Lamont Doherty Earth Observatory Staff Associate

From Lauren Childs-Gleason, NASA Capacity Building Program

The Lamont-Doherty Earth Observatory is seeking a Staff Associate to work with its International Research Institute for Climate and Society’s successful and growing team. The responsibilities of this position are to advance research in integrating climate information (monitoring and forecast) into applications for natural disasters and emergencies within the humanitarian sector, in particular for floods. This aligns with the International Research Institute for Climate and Society’s mission, which is to enhance society’s capability to understand, anticipate, and manage the impacts of climate in order to improve human welfare, especially in developing countries and benefits IRI’s partner community (e.g. International Federation of Red Cross and Red Crescent and NASA). For more information about the position and requirements, visit https://pa334.peopleadmin.com/postings/4130.

Tenure-Track GIScience Position at UNC Wilmington

From Joanne Halls, University of North Carolina, Wilmington

The Department of Earth & Ocean Sciences at the University of North Carolina Wilmington invites applications for a tenure-track Assistant Professor in GIScience with an expected start date of August 1, 2020. We seek a faculty member with expertise in one or more of the following: GIS programming (e.g. Python and/or R), mobile data analytics, spatial statistics, cyberGIS, and/or geovisualization. Preferred candidates will apply this expertise to integrated socio-environmental systems and their vulnerability to coastal hazards. We seek an individual with teaching experience in GIS and programming/scripting such as advanced spatial data analytics, cartography, and others related to the individual’s expertise and will fit with our undergraduate programs (BA Geography, BA Geoscience, BS Geology, BS Oceanography) and graduate programs (MS Geoscience and GIS Certificate). Priority consideration will be given to applications received by November 30, 2019, but applications will be accepted until the position is filled. For questions about the position, please contact the search committee chair: Dr. Joanne Halls, hallsj@uncw.eduTo apply, please visit https://jobs.uncw.edu/postings/2003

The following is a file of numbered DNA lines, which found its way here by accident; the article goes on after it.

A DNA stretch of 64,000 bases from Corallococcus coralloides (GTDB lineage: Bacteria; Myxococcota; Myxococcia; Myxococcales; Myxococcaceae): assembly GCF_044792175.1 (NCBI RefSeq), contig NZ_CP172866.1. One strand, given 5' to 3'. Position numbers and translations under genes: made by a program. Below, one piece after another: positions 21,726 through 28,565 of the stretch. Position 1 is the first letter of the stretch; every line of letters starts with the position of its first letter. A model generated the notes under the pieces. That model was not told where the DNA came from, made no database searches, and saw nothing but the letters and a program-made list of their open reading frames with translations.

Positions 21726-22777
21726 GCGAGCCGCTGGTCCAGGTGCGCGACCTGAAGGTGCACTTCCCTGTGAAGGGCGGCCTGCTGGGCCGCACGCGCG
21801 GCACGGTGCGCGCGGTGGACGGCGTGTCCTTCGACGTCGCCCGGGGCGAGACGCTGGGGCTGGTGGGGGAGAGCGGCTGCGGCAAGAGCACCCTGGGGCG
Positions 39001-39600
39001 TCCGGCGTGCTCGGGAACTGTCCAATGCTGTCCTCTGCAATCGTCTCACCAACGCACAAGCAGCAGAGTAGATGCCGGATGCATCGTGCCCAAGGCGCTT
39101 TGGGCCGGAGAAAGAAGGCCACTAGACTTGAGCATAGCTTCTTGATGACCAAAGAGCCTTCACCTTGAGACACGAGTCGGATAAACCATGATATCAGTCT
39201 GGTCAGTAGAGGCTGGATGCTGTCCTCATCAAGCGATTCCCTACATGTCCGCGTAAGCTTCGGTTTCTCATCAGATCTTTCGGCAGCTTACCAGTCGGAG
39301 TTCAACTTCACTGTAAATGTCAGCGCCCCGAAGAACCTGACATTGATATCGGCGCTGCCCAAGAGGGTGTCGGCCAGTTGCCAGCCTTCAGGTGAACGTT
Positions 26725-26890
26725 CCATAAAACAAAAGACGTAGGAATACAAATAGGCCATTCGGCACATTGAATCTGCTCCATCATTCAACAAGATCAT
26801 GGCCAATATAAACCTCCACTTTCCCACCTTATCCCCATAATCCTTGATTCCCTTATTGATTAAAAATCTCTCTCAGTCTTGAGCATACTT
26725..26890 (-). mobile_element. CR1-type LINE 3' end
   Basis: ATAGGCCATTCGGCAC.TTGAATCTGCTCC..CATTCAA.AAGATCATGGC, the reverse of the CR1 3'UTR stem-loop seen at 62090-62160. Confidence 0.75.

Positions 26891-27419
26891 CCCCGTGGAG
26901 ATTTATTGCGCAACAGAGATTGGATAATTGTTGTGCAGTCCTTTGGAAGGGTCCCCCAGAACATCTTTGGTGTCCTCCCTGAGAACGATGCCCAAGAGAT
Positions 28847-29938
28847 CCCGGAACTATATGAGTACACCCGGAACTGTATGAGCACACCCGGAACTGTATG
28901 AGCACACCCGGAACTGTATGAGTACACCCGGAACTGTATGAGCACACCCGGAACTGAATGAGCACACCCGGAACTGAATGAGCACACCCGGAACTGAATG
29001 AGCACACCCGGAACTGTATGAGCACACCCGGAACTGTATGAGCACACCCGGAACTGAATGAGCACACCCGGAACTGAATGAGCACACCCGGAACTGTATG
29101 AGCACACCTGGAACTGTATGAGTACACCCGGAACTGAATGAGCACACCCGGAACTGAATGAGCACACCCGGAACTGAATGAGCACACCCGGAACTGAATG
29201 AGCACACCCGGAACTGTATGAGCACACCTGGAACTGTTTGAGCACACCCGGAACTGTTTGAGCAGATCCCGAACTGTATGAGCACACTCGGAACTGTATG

Assistant Professor of Urban Environmental Systems Position at OU

From Rebecca Loraamm, University of Oklahoma

The Department of Geography and Environmental Sustainability at the University of Oklahoma (http://geography.ou.edu) invites applications for an Assistant Professor focused on Urban Environmental Systems. We seek an innovative scholar with the potential to make significant contributions in the understanding and management of urban-environmental systems. The successful candidate will be capable of research excellence in the area of urban resilience and sustainability. The ideal candidate will employ spatial modelling, data science, urban informatics and/or urban remote sensing to address relevant questions in areas such as climatology, water quality, urban dynamics and complexity, infrastructure, and/or ecosystem impacts. For more information or to apply, click here.

To see what AGSG is saying on Twitter, visit https://twitter.com/applied_geog.

New Joint PhD Program at UNM – NMSU Begins in Fall 2020

From: Mike DeMers, New Mexico State University

There is, at last, a geography doctoral program in New Mexico, the Land of Enchantment! This program is a joint offering of the departments of geography at New Mexico State University (NMSU) and the University of New Mexico (UNM). Students in the program have access to faculty and resources on both campuses, and doctoral diplomas bear the seals of both universities. The New Mexico Joint Doctoral Program in Geography is designed to build both theoretical and applied knowledge, which enables students to pursue a wide range of career pathways. This program brings together two outstanding universities and offers a unique opportunity for study in New Mexico’s diverse and distinctive landscapes. And builds upon the strengths of the two departments by providing the education, training, and experience necessary for professional careers in higher education, private industry, and government. We offer a rigorous, research-based degree that is focused on environmental change, dryland resource management, complex cultural landscapes, and the methods needed to understand them. During the program students will learn qualitative and quantitative research methods, and how to use them in combination to create a mixed-methods approach to geographic research student are based on existing expertise and future career goals. The program’s main regional foci are New Mexico and the broader Southwest region, the Mexico-U.S. borderlands, and Latin America.

For admissions requirements and doctoral program-specific details visit https://geographyphdnmsu.unm.edu/.